A Travellerspoint blog

The strangest village walk I’ve done

4th November 2010

Our tour guide arranges a walk for all of us in the foothills of Kili. I am looking forward to exploring a Tanzanian village on the mainland, but begin to wonder how many explanations we will get when our guide seems to answer every question in Swahili.

We walk through an alley shaded by Jakaranda trees into the countryside. We walk through banana plantations, passing graceful women who carry about 25kg of bananas on their heads to market and older brothers on bikes and motorbikes who are bringing their younger brothers and sisters to school.

Everybody is friendly and cheerful. I seem to be saying „Jambo“ to someone every 30 seconds.

Our guide moves at a steady pace, so if I stop to take photos I afterwards have to jog to catch up with the rest of the group. This feels more like a march than a stroll.

Then we walk through a group of houses that look suspiciously like a village. There is a school, a butcher, even a shoe repair shop – and yet our guide marches straight through.

AH decides to investigate what is going on. All he finds out is that we will be turning right soon...

I am beginning to get a bit worried when our guide stops passersby and seems to ask them for direction.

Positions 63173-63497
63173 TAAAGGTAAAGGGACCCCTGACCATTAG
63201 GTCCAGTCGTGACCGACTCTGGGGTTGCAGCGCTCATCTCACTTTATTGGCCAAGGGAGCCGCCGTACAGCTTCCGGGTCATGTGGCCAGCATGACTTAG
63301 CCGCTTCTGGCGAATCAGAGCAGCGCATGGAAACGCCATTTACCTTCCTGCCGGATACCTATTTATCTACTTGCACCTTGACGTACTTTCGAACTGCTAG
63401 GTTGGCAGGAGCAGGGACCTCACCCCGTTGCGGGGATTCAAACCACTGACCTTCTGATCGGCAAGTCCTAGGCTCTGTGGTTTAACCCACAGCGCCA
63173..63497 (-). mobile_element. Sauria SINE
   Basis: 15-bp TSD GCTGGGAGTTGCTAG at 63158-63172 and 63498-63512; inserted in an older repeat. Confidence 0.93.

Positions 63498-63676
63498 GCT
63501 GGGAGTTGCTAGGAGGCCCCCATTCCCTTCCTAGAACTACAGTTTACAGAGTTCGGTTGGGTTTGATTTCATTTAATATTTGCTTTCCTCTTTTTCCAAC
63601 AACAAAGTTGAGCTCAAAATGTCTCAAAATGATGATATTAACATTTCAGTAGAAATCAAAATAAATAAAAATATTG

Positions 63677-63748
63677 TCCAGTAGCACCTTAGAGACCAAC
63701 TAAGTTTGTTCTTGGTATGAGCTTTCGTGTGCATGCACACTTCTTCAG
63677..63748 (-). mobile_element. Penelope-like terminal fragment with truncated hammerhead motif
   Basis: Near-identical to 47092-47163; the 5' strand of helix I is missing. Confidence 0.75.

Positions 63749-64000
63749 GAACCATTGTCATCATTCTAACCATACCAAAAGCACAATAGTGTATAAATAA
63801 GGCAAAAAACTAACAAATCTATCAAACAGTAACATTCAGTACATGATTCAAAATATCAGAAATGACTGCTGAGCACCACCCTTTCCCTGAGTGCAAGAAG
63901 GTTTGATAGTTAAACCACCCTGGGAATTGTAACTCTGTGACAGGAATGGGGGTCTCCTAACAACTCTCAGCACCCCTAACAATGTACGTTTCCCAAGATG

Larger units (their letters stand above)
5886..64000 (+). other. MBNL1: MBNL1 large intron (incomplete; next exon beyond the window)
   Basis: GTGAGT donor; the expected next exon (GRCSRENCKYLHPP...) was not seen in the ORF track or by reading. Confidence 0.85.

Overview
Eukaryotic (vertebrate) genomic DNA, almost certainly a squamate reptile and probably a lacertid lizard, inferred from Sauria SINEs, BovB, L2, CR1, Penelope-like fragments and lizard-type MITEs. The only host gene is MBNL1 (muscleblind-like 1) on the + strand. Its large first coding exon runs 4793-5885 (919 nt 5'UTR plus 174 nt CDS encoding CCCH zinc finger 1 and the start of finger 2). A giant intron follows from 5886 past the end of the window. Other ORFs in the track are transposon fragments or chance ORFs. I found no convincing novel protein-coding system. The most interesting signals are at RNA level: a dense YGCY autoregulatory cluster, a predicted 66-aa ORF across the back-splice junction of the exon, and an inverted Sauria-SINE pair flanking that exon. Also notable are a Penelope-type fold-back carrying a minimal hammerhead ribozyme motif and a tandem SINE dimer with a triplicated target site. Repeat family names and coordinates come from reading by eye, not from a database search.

We pass many right turns before we finally turn.

Overall, our march through the Tanzanian countryside lasts 3 hours.

All my questions remain unanswered:

Who is the black lady in the trouser suit and handbag, who would not have been out of place on the catwalk?

What are the villagers drying on the rattan mats? (It looked like sprouted millet)

Who lives in the nice houses just outside the village, and who are the black guys in the jeeps who are covering us in a cloud of dust?

Even if we had spoken perfect Swahili, I am not sure our guide would have known the answer. He isn’t from the village, but from Moshi, and what do townies know about countrylife?

Posted by TTraveller 04:10 Archived in Tanzania Comments (0)

Camping in the rain

3rd November 2010

I wake up when cold rain drops splatter on my face. No idea how they got in, as it is only drizzling. Maybe through the mosquito netting...

I am glad to have AH to fix the problem.

Now we finally find out what the funny cape that comes with the tent is useful for...

And I can finally say that I got at least a glimpse of what it is like to camp in all weathers, without ever experiencing the extremes. (Note to self: Never camp during a rainstorm.)

Posted by TTraveller 09:22 Archived in Tanzania Comments (1)

African steak

3rd November 2010

We decide to eat dinner in the hotel restaurant rather than set up our own kitchen. (There is enough money left in the kittie.)

We are told that all beef, pork and chicken dishes plus kingfish are available, but many of us settle for steak.

We specifiy the way we would like it cooked. I want mine „medium“, AH prefers his „medium to well done“ and someone else wants his „rare to medium.“) And then there are different sauces to choose from. I want the mushroom and red wine sauce rather than a pepper sauce.